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That time America was on the verge of electing a two-bit grifter as president

The Trump University documents prove what many of us expected all along -- that The Donald is a low-rent con artist. But why were American voters such easy marks?

Dear Beloved Friend,

I know this message will come to you as surprised but permit me of my desire to go into business relationship with you.

I am Donald John Drumpf, of the Royal Drumpf Family of Bavaria. My father was murdered in the Great Landlord-Tenant War of 1958. Before he died, he deposited $4,200,000 in a secure bank account in Munich...

Today, America is slowly waking up to the fact that our national equivalent of a Nigerian email scammer has about a 48 percent chance of becoming our 45th president. A con man. A scam artist. A grifter. Someone who desperately clung to his billionaire status by trying to squeeze nickels and dimes from retirees and aspiring single moms has somehow managed to win GOP presidential primaries from New Hampshire to New York to Illinois and soon in California.

As I've noted here before, the best stories are often the ones that confirm what you already knew in your gut. It was pretty obvious from Day One that Trump University -- the most high-profile business venture of presumptive Republican presidential nominee Donald Trump in the latter 2000s, as the world of finance was crashing down -- was somewhat dodgy. What would you expect from a glorified, get-rich-quick real estate seminar that was somehow  branded as a "university."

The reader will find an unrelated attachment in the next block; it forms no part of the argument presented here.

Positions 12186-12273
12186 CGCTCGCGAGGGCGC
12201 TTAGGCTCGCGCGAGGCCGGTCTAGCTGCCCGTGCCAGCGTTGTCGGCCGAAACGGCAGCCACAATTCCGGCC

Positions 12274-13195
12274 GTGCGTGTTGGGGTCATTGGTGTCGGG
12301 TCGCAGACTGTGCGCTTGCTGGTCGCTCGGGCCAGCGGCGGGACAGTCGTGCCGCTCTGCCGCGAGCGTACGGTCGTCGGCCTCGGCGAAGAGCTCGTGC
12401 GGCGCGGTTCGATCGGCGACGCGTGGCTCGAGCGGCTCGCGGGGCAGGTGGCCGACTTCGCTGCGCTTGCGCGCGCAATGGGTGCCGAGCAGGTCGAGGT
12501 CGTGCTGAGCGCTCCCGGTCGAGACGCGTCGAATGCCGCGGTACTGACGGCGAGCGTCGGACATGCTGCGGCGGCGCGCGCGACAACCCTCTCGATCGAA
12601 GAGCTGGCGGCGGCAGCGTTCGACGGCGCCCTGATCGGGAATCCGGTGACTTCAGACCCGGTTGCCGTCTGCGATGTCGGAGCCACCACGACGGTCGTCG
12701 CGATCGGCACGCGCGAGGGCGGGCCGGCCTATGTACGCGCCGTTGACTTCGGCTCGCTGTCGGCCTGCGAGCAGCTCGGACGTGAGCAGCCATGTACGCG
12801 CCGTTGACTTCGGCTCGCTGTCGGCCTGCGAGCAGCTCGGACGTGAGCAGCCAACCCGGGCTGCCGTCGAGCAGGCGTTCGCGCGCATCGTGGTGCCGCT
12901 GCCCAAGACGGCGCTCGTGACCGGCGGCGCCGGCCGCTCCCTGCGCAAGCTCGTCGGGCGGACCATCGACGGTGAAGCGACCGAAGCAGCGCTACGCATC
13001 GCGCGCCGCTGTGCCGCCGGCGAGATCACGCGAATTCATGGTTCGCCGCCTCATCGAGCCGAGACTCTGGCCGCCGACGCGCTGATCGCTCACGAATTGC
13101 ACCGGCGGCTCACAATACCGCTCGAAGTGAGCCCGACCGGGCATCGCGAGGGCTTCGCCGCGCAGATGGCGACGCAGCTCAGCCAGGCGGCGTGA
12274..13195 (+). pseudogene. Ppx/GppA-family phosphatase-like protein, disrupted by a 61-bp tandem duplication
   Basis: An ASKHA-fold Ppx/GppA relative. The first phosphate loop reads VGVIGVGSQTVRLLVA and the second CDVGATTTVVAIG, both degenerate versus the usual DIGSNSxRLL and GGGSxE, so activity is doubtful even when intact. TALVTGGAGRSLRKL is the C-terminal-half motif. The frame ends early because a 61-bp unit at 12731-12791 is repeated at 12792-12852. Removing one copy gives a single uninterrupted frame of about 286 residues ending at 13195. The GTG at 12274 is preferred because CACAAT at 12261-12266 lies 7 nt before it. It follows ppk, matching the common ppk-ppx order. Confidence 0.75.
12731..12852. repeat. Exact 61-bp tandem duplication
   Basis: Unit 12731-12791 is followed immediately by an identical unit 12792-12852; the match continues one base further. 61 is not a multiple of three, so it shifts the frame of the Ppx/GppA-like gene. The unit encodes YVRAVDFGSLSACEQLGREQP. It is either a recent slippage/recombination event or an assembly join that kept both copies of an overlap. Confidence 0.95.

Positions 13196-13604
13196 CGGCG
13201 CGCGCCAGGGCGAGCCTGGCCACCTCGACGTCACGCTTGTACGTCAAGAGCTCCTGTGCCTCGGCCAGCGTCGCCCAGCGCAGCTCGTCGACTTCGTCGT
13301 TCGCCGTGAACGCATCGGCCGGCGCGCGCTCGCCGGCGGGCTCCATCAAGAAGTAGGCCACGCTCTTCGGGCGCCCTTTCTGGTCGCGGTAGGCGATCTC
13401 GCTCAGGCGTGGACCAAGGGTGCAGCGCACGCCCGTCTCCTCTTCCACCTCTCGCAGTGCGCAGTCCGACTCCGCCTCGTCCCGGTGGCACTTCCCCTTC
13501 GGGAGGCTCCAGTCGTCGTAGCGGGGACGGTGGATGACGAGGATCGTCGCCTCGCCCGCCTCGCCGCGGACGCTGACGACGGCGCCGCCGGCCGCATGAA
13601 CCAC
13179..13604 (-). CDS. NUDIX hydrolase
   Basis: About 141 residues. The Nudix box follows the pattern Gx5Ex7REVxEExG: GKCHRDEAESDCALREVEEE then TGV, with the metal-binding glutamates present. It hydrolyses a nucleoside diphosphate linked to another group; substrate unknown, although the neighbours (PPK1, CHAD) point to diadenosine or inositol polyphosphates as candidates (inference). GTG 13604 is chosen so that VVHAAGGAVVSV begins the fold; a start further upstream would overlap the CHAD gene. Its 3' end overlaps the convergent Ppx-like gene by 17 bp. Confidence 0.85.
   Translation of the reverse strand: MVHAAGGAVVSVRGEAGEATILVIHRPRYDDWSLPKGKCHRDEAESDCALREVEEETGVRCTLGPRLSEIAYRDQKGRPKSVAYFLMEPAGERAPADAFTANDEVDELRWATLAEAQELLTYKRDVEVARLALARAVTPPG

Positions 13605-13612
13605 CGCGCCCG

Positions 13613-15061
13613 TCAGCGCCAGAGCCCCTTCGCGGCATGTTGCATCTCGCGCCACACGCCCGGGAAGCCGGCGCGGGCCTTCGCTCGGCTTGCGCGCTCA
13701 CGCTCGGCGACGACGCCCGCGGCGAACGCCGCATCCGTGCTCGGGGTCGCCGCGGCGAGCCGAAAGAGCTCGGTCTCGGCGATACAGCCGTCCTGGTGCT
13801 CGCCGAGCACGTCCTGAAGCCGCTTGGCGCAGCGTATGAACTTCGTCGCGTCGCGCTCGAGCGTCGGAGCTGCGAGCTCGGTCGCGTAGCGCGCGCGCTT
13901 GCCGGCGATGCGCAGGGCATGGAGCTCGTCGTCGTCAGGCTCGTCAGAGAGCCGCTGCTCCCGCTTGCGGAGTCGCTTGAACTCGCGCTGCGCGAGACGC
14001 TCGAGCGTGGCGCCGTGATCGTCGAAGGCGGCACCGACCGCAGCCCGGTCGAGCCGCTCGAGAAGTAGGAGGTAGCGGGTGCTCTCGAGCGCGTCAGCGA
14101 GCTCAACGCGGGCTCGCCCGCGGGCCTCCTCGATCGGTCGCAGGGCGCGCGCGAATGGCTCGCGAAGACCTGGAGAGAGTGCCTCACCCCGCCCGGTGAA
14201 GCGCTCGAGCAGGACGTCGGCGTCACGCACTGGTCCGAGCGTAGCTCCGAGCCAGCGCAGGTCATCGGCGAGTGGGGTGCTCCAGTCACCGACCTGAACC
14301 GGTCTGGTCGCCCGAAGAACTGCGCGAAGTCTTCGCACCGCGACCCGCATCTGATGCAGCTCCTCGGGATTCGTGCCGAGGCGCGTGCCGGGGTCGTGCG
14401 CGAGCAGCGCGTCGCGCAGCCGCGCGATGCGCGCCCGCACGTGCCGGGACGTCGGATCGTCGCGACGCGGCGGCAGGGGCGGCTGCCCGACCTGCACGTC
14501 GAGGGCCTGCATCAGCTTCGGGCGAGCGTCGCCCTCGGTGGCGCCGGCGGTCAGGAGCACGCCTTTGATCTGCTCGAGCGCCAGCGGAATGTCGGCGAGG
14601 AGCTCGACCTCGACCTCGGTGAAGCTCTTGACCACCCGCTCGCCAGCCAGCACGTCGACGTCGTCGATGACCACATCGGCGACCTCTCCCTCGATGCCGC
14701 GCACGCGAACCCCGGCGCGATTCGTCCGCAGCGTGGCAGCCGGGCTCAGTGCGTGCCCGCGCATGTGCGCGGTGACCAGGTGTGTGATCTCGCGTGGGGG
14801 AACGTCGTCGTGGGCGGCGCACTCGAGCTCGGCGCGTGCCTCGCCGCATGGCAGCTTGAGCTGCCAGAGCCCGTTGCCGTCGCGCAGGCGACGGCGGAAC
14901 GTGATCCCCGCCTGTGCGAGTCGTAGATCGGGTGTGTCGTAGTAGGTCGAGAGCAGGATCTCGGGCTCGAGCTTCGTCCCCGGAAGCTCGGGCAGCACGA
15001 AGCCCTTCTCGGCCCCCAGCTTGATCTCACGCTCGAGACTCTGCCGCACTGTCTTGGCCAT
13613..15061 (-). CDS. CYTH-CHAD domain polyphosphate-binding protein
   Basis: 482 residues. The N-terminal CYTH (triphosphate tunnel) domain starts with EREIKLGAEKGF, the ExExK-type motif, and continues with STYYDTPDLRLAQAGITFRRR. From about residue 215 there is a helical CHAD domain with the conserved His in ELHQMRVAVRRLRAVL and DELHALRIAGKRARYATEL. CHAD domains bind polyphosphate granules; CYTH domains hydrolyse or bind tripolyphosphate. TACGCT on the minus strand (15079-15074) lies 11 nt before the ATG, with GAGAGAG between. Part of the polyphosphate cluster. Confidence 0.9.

The high-pressure tactics to extract the life savings from the elderly or the working class that were exposed on Tuesday when a judge unsealed the so-called "playbook" for Trump University recruiters and other documents in a lawsuit by former Trump U. "alums" who alleged they paid countless thousands for mostly useless courses taught by unqualified instructors, with suggestions that the star of TV's "The Apprentice" would be heavily involved (Spoiler alert: He wasn't).

One sales manager for Trump University, Ronald Schnackenberg, recounted how he was reprimanded for not pushing a financially struggling couple hard enough to sign up for a $35,000 real estate class, despite his conclusion that it would endanger their economic future. He watched with disgust, he said, as a fellow Trump University salesman persuaded the couple to purchase the class anyway.

"I believe that Trump University was a fraudulent scheme," Mr. Schnackenberg wrote in his testimony, "and that it preyed upon the elderly and uneducated to separate them from their money."

Not that there's many changeable minds left out there -- even with the general election some five looong months away -- but it would be wonderful if every American voter would take the time to wade through some of these documents and decide whether Donald J. Trump is an individual who should have a direct phone line to the IRS or the FBI, let alone possession of the nuclear "football".

A good place to start would be the Twitter feed of the Philadelphia-based writer Jason Fagone, who's devoted much of last 24 hours to posting the highlights from the Trump playbook and the other court papers. It's an American tale as old as P.T. Barnum and as colorful as "Glengarry Glen Ross," the art of the subterranean deal that preys on people's emotional fears and deep insecurities to max out the credit cards of the Trumpmen's "marks" when they could least afford it.